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I've worked renovation around New York for nearly a decade, and in that time, I've seen just about everything, seems like. I've found dead bodies before, in various states of decomposition. I've found all kinds of weird things: guns, money, drugs; all of which I turned over to the police. My brother-in-law and I once discovered a meth lab that had been set up in two stories of an old townhouse, that was fun; we had a small army of cops out there for weeks combing the place for evidence. I've worked in rat-filled tenements that haven't been used since the 1940s, brand new luxury condo buildings, and everything in between. In this city, you take it all with a grain of salt; New York is one of those places that has a little bit of everything. Still, it was a job I took in the summer of 2009 that I would say is the strangest one so far.

At the time, I was working with a crew of four guys, not including myself. There was my brother-in-law, Tony, who was a new hire at the time; Raul, an ex-con who had been with us for a few years; Big Mike, a big burly dude who had been a firefighter before coming to work with us; and Sam, who had been with the company for over fifteen years at that point. The company I worked for was kind of a contracting catch-all; we did HVAC, maintenance, renovation, asbestos removal, the whole deal. It was that last one, asbestos, that we all hated pulling the most. This particular job was an asbestos job. For those who weren't aware, asbestos is a really, really nasty kind of toxin that they used to put in all kinds of things in old buildings like vinyl flooring and insulation. It's not radioactive or anything, but when it gets wet or damaged, it will break down into dust that can give you cancer and lung damage. That dust can get into the air and contaminate everything in the house.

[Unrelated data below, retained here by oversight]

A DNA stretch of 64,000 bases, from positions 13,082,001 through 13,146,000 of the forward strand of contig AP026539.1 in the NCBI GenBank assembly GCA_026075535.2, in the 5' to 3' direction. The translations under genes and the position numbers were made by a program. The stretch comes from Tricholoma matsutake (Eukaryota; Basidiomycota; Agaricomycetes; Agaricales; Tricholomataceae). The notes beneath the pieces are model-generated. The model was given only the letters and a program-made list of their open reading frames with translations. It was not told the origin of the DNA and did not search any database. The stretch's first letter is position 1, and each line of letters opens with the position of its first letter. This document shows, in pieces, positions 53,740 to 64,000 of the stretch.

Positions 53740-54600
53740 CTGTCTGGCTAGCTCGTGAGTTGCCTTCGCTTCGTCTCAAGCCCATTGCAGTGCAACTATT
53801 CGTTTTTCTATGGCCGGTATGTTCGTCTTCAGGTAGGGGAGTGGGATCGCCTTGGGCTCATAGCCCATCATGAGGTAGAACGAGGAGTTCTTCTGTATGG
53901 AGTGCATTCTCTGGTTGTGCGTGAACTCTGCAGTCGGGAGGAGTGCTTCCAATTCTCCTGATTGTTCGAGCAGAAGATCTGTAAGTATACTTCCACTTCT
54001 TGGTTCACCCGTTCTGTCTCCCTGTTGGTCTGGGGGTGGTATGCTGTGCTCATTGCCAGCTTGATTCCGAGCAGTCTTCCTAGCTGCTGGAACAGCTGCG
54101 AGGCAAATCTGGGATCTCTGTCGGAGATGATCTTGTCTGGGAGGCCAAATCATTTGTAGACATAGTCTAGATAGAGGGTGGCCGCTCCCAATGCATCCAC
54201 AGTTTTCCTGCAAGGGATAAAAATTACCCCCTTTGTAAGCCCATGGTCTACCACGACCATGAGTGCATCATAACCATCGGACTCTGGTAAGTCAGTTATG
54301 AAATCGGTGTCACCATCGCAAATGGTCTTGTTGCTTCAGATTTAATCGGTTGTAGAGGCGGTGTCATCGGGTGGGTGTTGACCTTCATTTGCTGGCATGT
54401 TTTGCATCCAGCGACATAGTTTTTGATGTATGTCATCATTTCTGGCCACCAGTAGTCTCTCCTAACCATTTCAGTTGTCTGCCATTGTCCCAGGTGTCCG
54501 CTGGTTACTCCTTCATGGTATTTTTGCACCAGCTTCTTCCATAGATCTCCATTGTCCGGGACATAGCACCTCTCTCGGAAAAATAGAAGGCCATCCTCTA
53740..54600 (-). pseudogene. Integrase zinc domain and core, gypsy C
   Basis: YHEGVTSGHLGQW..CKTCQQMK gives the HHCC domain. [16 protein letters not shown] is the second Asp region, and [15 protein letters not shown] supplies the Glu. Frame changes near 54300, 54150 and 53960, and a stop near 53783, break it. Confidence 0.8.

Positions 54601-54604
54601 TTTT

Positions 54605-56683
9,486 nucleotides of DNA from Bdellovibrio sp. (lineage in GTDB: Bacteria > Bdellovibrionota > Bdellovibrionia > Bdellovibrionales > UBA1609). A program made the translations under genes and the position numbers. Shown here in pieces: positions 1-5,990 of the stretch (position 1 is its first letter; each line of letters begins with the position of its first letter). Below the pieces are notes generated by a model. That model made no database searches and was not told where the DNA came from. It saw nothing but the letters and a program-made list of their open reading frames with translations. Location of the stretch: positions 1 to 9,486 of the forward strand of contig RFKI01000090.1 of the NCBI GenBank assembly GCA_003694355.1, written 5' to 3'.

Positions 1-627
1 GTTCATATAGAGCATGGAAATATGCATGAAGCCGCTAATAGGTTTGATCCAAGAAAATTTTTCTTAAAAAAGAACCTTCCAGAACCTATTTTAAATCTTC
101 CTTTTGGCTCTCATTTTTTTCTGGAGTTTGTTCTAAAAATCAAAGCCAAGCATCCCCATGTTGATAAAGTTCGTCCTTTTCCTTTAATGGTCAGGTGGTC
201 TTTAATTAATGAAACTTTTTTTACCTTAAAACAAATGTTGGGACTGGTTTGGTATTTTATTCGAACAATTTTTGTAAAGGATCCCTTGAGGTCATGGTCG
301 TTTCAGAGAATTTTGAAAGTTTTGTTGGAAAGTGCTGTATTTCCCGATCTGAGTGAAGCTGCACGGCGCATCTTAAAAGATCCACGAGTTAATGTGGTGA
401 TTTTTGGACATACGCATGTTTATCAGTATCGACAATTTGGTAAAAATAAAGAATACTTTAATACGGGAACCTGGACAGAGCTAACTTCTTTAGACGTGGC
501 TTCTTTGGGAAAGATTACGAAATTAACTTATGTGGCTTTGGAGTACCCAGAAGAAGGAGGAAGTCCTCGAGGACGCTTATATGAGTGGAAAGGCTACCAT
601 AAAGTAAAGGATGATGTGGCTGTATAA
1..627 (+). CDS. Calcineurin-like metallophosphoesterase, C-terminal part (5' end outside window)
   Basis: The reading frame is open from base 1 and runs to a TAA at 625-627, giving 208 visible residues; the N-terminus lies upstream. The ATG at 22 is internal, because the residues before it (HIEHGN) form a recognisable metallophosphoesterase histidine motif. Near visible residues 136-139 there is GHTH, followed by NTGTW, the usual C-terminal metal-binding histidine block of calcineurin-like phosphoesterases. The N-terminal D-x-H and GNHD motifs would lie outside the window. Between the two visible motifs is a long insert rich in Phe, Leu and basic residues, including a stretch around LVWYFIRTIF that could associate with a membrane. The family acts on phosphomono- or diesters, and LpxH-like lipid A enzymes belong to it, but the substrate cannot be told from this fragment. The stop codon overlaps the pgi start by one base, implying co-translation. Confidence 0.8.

I'll give a little bit more background, since I'm guessing that most people aren't familiar with the intimate details of asbestos removal. When my crew gets one of these calls, we have to dress up in disposable plastic suits, disposable underwear, face masks with respirators, gloves, and boots. Then we have to seal up the building in question with plastic, like we were fumigating the place, and filter the air out of the building with specially-designed vacuum pumps. We go floor by floor, ripping up everything that's contaminated, and throw it in huge bags that get sealed up, which are then brought out of the containment area and shipped off to a facility designed to handle hazardous materials. When we're done for the day, we go to a trailer set up on the site, where we strip off all the gear and shower off. The gear gets disposed of or decontaminated for the next day or the next job. After all that, when it's finally wrapped up, the air inside the building gets tested and if it's good, we get paid and move on.